Brain Copeland is stepping out in his new one-man show "The Scion," which is having its World Premiere at the Marsh San Francisco. Copeland is trying to balance on the knife-edge between comedy and tragedy. With the assistance of long-time director David Ford sometimes his blade is sharp, but sometimes it is just plain dull.
There are really two shows going on. When Copeland is in character as himself, ranting about the effect that privilege has upon the people who wield it as well as those who don't, including George Zimmerman and Trayvon Martin, he is funny and insightful. But when he attempts to act out the characters in a real-world murder case that took place in San Leandro in the year 2000, the show slows to a halt. Brian as Brian narrating the whole thing would have us on the edge of our chairs. But his voicings of the actual testimonies of witnesses in the trial are tedious and not very entertaining.
The problem is simple: we care about Brian Copeland. He's our pal, we know him and his entire family from his earlier shows. He shows us our follies and allows us to laugh about them. But we don't care much about the three USDA inspectors murdered by a privileged psychopath, we don't care how many children they had and we don't have any feelings one way or the other about the psychopath himself except that he's crazy. His guilt and conviction are a matter of record so there are no suprises. This leads Copeland into moralizing and moralizing is not all that funny.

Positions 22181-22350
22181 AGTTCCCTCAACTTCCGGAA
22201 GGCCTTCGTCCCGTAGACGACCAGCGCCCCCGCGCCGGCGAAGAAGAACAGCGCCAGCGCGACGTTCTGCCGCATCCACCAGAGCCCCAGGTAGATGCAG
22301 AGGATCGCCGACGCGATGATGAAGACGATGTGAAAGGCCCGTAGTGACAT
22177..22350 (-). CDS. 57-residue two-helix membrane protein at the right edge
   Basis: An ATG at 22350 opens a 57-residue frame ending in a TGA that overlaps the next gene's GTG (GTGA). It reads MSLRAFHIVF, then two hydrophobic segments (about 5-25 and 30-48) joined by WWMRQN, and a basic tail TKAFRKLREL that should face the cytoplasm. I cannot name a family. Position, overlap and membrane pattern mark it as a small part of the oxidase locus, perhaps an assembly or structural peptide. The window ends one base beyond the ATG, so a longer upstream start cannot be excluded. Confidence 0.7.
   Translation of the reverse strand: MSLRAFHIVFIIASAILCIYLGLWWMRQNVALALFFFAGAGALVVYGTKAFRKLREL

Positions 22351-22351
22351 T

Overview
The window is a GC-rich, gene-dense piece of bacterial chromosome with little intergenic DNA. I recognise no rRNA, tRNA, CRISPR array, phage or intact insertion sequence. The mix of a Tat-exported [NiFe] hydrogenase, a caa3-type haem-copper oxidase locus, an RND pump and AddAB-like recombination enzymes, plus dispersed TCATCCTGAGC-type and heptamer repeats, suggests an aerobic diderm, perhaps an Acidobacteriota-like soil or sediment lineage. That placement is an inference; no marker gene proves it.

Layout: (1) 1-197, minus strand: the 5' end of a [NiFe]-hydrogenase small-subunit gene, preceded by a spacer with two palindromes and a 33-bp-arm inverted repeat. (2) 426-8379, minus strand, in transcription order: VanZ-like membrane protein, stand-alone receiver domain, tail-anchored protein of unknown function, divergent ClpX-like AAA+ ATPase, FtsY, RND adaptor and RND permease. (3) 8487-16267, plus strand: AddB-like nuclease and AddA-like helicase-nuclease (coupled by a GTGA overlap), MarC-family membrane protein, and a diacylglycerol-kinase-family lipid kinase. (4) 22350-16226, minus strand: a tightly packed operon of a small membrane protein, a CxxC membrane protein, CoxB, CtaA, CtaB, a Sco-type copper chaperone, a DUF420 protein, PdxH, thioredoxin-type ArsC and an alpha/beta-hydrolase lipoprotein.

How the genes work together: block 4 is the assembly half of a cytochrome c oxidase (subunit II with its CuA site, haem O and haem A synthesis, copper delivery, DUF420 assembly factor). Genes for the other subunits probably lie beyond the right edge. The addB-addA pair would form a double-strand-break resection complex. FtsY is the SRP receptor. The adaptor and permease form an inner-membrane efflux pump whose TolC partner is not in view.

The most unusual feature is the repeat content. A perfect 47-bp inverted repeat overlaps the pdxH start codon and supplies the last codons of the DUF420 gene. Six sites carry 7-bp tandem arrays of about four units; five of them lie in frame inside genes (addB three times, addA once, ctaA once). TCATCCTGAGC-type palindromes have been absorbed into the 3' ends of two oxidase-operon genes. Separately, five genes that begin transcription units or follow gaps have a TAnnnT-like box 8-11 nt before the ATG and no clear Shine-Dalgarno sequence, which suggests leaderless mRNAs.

He's correct about "Rules are for everyone, yeah, right." He asks the right questions, such as who gets the benefit of the doubt and who is inherently suspicious? How are we to decide who is dangerous and who will protect us? These are issues with which society is not dealing very well.
Copeland is also right about the windshield and the bug. It's a great metaphor to end the show.
RATINGS: ☼ ☼
The San Francisco Theater Blog Awards Division awards Brian Copeland's "The Scion" Two Stars at this point, which is below the Julie Andrews Line (see right sidebar for explanation of ratings). The show is new and feels it. Brian Copeland has raised his own bar very high. We have gotten used to seamless adventure with "The Jewelry Box," "The Waiting Period" and "Not a Genuine Black Man." But those shows have become aristocracy. "The Scion" is still just a kid.
Brian Copeland: "The Scion"
1062 Valencia Street, San Francisco
Thu-Sat through March 1